golden-trophy-3Likoma Island’s rocky habitat, Southeast of Lake Malawi, Mozambique waters

1st place in Biotope Aquarium Design Contest 2016

turkey Turkey. Mert Aykuta

Aquarium Volume: 1100 L
Fish and invertebrates: 1 male 3 female Metriaclima sp. “Msobo”, 1 male 3 female Melanochromis cyaneorhabdos “Mangano”, 1 male 2 female Pseudotropheus sp. “Elongatus Ruarwe”,  1 male 3 female Pseudotropheus sp. “Elongatus Mphanga”, 1 male 5 female Labidochromis Caeruleus, 1 male 4 female Pseudotropheus sp. “Demasoni”, 1 male 2 female Cynotilapia Afra “Cobue”, 1 male 2 female Cynotilapia Afra “Hara”, 1 male 2 female Labeotropheus fuelleborni (Maison Reef),  and mixed youngs
Plants list: None
Biotope description: Likoma Island is located in southeast of Lake Malawi and is the larger of two inhabited islands, the smaller being nearby Chizulmulu. Likoma and Chizulmulu both belong to Malawi, and together they make up the Likoma District. Both islands lie just a few kilometers from Mozambique, and are entirely surrounded by Mozambican territorial waters. This region has got relatively clear waters and mostly rocky habitats. Common Mbuna species seen there are Melanochromis cyaneorhabdos, Cynotilapia zebrodies (Likoma), Labeotropheus fuelleborni (Likoma), Labeotropheus fuelleborni (Maison Reef), Labeotropheus trewavasa, and Cynotilapia afra, but you can see also all other mbuna species found in Lake Malawi. Mbunas inhabit the rocky shallow areas. They are commonly found over small and medium sized rocks at depths between 10-33 feet (3-10m). They feed zooplankton, epibenthic invertebrates, and aufwuchs. Large rounded rocks provide shelter and a place for the mbunas’ main diet to grow. Aufwuchs in the algae includes microfauna such as small invertebrates. They stick close to the rockwork to avoid the open water piscivores commonly referred to as the haps. Water parameters of Likoma Islands are similar the other regions. Electrical conductivity (μmho = microsiemens): 210-220, Total solids (mg/L) average: 134.4-140.0, Sum of cations (meg/L): 2.45, Sum of anions (meq/L): 2.5-2.59, Total hardness as calcium carbonate CaCO3 (mg/L): 60.8-85.60, Total calcium as calcium carbonate CaCO3 (mg/L): 41.0-49.0, Total magnesium as calcium carbonate CaCO3 (mg/L): 19.58-36.60, pH: 7.9-8.5, Na (sodium) (mg/L): 21.0, K (potassium) (mg/L): 6.4, Ca (calcium) (mg/L): 16.4-20.7, Mg (magnesium) (mg/L): 4.7-8.8, Alkalinity as calcium carbonat CaCO3 (mg/L): 118.0-129.0, HCO3+CO3 (bicarbonate, carbonate) (meq/L): 2.36-2.58, Alkalinity as HCO3+CO3 (bicarbonate, carbonate ions) (mg/L): 71.98-78.69, Cl (chloride) (mg/L): 3.57-4.3, SO4 (sulfate) (mg/L) (using ion-exchange resins): 5.5, SiO2 (dissolved silica) (mg/L): 1.1-4 ,PO4· P (phosphate)(μg/L): <7-30 Temperatures: 23°C-28°C

Photo Gallery

Comments of the members of the jury of Biotope Aquarium Design Contest 2016

It is amazing. It is one of the most beautiful African rift-lake biotopes that I have ever seen. And it is the best of the African lake rockscape in the competition. Also this biotope aquarium has a unique technique to setup the rocks, very realistic and aesthetic. It is a real pleasure to see this biotope aquarium. Only objection is the hybridization between species of hosts.

Dimitris Ioannou (Greece)

I like the rock placement, species choice, tank dimensions and fish colour in this biotope aquarium, which combine to form a very natural looking scene. Instead of large, overgrown specimens with pale colours pacing up and down the tank, like in so many Malawi cichlid tanks, these specimens look small, colourful, and genetically distinct from each other and composed in such a way in the photograph that they look like they would in nature.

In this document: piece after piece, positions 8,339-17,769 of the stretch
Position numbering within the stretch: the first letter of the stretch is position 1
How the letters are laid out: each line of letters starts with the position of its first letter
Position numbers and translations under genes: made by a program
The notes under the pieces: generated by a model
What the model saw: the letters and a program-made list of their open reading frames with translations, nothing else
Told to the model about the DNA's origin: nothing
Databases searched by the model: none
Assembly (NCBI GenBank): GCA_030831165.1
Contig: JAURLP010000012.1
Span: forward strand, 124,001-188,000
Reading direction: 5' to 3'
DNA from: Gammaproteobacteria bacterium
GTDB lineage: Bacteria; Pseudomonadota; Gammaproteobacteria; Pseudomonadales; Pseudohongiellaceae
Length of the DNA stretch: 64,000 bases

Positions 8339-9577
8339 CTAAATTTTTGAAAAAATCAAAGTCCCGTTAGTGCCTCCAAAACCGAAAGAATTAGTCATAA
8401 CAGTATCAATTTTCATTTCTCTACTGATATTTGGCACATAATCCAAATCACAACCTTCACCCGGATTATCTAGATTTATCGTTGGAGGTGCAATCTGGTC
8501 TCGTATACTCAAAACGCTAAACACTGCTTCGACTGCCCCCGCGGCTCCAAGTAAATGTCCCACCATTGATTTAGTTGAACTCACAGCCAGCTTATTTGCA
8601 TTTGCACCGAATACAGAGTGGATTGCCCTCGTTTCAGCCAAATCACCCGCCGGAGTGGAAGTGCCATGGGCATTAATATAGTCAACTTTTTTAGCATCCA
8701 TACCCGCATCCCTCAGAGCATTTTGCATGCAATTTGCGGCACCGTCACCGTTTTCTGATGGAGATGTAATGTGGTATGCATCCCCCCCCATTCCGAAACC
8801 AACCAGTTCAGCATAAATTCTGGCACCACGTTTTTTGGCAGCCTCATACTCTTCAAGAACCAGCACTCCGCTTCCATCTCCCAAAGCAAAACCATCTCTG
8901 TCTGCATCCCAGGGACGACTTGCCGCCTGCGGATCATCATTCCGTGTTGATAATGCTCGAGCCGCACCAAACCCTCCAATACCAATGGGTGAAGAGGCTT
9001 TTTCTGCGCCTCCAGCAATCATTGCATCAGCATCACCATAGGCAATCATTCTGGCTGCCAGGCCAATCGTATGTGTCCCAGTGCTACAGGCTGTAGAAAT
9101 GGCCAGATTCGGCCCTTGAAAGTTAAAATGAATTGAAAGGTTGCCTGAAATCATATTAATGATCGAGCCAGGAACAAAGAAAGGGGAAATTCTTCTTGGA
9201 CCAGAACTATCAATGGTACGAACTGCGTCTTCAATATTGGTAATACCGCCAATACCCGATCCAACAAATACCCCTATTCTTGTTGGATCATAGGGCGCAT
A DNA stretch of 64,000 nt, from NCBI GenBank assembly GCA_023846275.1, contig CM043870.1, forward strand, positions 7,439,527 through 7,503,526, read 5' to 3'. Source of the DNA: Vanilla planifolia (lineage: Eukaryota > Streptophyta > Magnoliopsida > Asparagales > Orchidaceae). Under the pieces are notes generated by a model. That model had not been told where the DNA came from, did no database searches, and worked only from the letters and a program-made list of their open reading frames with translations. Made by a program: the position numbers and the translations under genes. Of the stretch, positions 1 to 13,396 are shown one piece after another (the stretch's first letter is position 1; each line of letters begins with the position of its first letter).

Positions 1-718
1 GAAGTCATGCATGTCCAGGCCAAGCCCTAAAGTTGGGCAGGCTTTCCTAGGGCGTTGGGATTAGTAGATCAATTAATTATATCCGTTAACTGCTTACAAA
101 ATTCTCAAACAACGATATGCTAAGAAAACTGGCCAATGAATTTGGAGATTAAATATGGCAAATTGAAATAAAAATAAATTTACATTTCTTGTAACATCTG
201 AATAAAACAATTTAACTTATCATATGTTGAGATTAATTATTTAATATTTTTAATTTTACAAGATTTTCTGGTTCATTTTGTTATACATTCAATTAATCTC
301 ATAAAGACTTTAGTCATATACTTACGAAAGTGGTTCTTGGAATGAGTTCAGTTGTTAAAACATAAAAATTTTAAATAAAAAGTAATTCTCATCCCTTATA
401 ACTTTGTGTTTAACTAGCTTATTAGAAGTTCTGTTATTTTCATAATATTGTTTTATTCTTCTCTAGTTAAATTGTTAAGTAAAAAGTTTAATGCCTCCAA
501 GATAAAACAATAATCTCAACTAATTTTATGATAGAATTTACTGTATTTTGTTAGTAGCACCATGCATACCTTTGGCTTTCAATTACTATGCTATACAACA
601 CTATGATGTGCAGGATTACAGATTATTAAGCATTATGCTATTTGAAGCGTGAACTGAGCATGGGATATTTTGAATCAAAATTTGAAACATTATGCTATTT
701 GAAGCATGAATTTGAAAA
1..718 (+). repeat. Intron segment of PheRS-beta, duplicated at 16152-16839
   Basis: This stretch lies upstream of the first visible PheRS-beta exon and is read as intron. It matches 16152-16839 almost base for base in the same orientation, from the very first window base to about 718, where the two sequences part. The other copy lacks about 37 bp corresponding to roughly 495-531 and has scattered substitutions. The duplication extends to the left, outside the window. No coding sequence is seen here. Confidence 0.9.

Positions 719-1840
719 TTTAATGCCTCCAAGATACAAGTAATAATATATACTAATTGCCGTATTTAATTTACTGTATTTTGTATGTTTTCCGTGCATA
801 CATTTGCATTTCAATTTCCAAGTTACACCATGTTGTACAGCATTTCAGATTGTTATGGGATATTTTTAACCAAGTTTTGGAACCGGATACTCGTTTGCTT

Jeremy Gay (Great Britain)

Another example of great hardscape and very natural looking bottom. I like the size of this tank (one of very few tanks entered into this year’s contest which is not too small for the composition of fishes), and also the proportions – long, wide and low, which allows to create bottom rich in hideouts.

Piotr Kierzkowski (Poland)

Another superb tank with huge proportions. One more time, the african biotype are very well represented. this layout really impressed me, because the rocks are disposed with a good natural sensation. Adequate quantity of fishes and well choosed. The best detail in my opinion is the green surface in the rocks… Natural rules. Good job!!!

André Longarço (Brazil)

It is a great job. I have got a feeling that all photos were taken not in an aquarium, but in nature. And the volume of it is appropriate to create an interesting community.

Alexey Malyshev (Russia)

This biotope aquarium has the WOW factor. The size, type and preparation of the parent rock is so unique and placed so strategically that I sat and understood that it was looking at a groundbreaking layout. If I had a Lake Malawi biotope aquarium, I would definitely want it to look like this! It is perfect.

Ivan Mikolji (Venezuela)

It is a large-scale, bright, spacious entry. Landscape of Lake Malawi is mainly poor: rocks, sand, a lot of freedom. Often there are two types of aquaria imitating the lake. The first is featureless, uninteresting aquaria, there are hundreds of them online: stones simply scattered on the sand. The second type is artificial art aquaria. It seems that the stones were placed by a professional architect or sculptor. This aquarium is a golden mean. I suppose that it looks amazingly live. I like the green surface of the stones. It is one of the main features of this aquarium. It looks very natural and decorate this aquarium very much. I would like to put on flippers and see what is behind those rocks.

Yuriy Yancher (Ukraine)